Urging our nation's leaders to end hunger
 

Hunger in the News

Today's top headlines:

International
Biofuels Creating Food Crisis, Group Says. The use of biofuels caused a 30 percent increase in the price of food in 2008, an advocacy group said… [UPI]

India Launches New Drive Against Pregnancy Deaths. An Indian woman dies every seven minutes during pregnancy or childbirth. [BBC]

China 'Must Reverse Rich-Poor Gap'. Chinese Premier Wen Jiabao has said China must reverse its widening income gap between rich and poor. [BBC]

Food Agency Gearing Up for Spring Planting in Haiti. In Haiti, with two weeks to go before the spring planting season begins, the U.N. and its partners are rushing to provide tools and seeds to farmers to help avert a national food crisis. [Relief Web]

Domestic
36K Jobs Lost, 9.7% Unemployment Rate. Nonfarm payrolls decreased by 36,000 in February. The economy has lost almost 3.3 million jobs over the last year, and 8.43 million jobs since the beginning of the current employment recession. [Calculated Risk]

Snow Didn't Skew the Unemployment Rate. But the Census Will. [T]he hiring of more than 500,000 census workers this spring will trim the unemployment rate and boost spending temporarily. [The Christian Science Monitor]

America, the Service Industry? America isn't a country that can survive by offering services. It needs to make – and sell – things. [The Christian Science Monitor]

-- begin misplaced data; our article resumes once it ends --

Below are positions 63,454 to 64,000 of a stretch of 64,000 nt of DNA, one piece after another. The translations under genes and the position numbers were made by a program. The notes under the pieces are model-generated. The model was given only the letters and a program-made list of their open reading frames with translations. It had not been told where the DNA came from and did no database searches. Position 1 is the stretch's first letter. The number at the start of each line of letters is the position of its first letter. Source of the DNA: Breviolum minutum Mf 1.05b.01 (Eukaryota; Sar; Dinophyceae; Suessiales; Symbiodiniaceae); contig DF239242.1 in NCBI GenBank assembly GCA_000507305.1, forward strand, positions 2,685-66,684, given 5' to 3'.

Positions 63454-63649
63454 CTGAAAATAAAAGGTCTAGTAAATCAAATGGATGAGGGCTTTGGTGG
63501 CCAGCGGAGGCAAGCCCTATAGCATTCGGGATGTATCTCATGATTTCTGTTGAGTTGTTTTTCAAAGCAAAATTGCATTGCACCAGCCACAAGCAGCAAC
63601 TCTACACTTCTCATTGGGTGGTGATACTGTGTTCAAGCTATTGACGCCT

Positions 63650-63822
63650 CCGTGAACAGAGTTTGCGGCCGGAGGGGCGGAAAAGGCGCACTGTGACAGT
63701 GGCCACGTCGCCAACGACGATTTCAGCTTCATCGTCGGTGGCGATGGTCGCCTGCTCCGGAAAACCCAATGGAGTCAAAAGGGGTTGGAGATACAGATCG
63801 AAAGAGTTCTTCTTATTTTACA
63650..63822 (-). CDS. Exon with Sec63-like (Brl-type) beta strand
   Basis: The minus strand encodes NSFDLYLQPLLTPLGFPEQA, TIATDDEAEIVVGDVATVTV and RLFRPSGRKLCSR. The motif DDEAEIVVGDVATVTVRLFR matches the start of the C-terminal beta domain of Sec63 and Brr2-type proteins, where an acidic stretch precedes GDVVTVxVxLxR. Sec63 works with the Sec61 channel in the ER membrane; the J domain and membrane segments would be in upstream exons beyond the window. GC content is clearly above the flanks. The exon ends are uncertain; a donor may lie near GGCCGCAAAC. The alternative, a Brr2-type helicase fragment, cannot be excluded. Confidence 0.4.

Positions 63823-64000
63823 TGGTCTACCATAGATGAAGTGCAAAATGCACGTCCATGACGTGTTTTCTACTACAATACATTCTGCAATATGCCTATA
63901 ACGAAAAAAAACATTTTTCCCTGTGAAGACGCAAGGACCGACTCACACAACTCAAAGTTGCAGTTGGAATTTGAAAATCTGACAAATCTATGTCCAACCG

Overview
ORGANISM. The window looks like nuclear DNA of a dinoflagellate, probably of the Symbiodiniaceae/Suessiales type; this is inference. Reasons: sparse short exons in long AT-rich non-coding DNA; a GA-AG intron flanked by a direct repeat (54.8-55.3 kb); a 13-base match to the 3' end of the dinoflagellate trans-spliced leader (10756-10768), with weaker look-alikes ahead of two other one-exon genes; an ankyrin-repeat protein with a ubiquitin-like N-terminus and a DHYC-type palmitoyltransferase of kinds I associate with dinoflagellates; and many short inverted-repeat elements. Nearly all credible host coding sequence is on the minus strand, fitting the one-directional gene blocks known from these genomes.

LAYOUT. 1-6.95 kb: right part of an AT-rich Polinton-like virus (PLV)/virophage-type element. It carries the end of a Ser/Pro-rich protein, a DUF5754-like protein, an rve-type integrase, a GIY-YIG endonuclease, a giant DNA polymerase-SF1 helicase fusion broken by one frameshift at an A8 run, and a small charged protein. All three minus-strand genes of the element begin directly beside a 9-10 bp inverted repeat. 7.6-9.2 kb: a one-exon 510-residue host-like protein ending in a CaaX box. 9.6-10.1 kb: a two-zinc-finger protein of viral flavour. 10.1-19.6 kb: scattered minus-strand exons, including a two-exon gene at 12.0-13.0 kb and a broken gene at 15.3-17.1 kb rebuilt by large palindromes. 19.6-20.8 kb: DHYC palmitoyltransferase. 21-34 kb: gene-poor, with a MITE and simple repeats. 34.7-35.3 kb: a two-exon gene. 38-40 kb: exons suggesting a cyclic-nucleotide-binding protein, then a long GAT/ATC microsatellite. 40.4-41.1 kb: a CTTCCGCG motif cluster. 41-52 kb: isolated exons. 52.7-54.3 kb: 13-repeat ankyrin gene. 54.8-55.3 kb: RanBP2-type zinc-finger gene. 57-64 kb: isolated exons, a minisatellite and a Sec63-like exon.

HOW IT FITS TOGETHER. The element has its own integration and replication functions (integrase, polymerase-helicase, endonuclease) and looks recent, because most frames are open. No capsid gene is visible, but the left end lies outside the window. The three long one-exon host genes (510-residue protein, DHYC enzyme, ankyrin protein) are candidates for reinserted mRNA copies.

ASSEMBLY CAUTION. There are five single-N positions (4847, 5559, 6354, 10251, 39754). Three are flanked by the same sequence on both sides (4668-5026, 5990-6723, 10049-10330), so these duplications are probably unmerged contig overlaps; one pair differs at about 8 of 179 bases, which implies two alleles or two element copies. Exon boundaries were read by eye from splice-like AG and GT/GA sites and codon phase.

Off the Job. My first bout of unemployment began in October 2008, about a month after the Lehman Brothers collapse. [The New York Times]

Climate Change/Environment

'Case Stronger' on Climate Change. A review from the U.K. Met Office says it is becoming clearer that human activities are causing climate change. [BBC]

Lawmakers Move to Restrain EPA on Climate Change. On Thursday, Sen. John D. Rockefeller IV (D-W.Va.) introduced a bill that would put a two-year freeze on the EPA's ability to regulate greenhouse gases from power plants. [The Washington Post]

CEOs Seek Firm Signal on U.S. Climate Change Policy. Global leaders in the energy business say they want some certainty in U.S. climate policy to encourage development of new technologies and other investment, but they do not expect federal legislation to pass this year. [Reuters]

 

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